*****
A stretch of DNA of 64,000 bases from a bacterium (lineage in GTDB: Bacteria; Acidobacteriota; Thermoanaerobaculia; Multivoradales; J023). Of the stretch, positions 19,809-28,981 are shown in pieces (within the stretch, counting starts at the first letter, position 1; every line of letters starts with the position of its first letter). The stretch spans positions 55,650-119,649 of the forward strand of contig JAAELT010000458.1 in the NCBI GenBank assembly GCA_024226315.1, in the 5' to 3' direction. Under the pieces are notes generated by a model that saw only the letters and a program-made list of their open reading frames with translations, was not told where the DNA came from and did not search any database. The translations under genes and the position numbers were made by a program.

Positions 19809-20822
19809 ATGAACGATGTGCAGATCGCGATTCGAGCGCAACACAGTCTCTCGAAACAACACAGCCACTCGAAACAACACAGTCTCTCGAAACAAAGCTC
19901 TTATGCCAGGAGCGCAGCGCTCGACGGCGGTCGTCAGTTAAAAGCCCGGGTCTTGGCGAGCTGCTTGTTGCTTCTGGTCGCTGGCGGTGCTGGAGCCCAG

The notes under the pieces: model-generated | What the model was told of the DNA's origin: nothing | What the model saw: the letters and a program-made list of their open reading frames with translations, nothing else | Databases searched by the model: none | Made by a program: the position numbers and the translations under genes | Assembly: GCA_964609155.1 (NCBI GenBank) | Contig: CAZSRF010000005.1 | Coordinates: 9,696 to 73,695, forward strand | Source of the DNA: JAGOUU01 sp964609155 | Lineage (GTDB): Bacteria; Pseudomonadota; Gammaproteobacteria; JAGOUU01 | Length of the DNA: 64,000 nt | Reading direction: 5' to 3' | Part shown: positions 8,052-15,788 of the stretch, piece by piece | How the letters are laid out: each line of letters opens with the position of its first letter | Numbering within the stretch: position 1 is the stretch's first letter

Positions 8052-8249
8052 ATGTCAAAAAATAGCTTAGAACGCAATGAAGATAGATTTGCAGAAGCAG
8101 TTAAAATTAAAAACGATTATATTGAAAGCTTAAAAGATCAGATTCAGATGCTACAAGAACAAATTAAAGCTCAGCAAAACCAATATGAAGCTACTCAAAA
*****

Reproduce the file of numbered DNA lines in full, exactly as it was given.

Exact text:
A stretch of DNA of 64,000 bases from a bacterium (lineage in GTDB: Bacteria; Acidobacteriota; Thermoanaerobaculia; Multivoradales; J023). Of the stretch, positions 19,809-28,981 are shown in pieces (within the stretch, counting starts at the first letter, position 1; every line of letters starts with the position of its first letter). The stretch spans positions 55,650-119,649 of the forward strand of contig JAAELT010000458.1 in the NCBI GenBank assembly GCA_024226315.1, in the 5' to 3' direction. Under the pieces are notes generated by a model that saw only the letters and a program-made list of their open reading frames with translations, was not told where the DNA came from and did not search any database. The translations under genes and the position numbers were made by a program.

Positions 19809-20822
19809 ATGAACGATGTGCAGATCGCGATTCGAGCGCAACACAGTCTCTCGAAACAACACAGCCACTCGAAACAACACAGTCTCTCGAAACAAAGCTC
19901 TTATGCCAGGAGCGCAGCGCTCGACGGCGGTCGTCAGTTAAAAGCCCGGGTCTTGGCGAGCTGCTTGTTGCTTCTGGTCGCTGGCGGTGCTGGAGCCCAG

The notes under the pieces: model-generated | What the model was told of the DNA's origin: nothing | What the model saw: the letters and a program-made list of their open reading frames with translations, nothing else | Databases searched by the model: none | Made by a program: the position numbers and the translations under genes | Assembly: GCA_964609155.1 (NCBI GenBank) | Contig: CAZSRF010000005.1 | Coordinates: 9,696 to 73,695, forward strand | Source of the DNA: JAGOUU01 sp964609155 | Lineage (GTDB): Bacteria; Pseudomonadota; Gammaproteobacteria; JAGOUU01 | Length of the DNA: 64,000 nt | Reading direction: 5' to 3' | Part shown: positions 8,052-15,788 of the stretch, piece by piece | How the letters are laid out: each line of letters opens with the position of its first letter | Numbering within the stretch: position 1 is the stretch's first letter

Positions 8052-8249
8052 ATGTCAAAAAATAGCTTAGAACGCAATGAAGATAGATTTGCAGAAGCAG
8101 TTAAAATTAAAAACGATTATATTGAAAGCTTAAAAGATCAGATTCAGATGCTACAAGAACAAATTAAAGCTCAGCAAAACCAATATGAAGCTACTCAAAA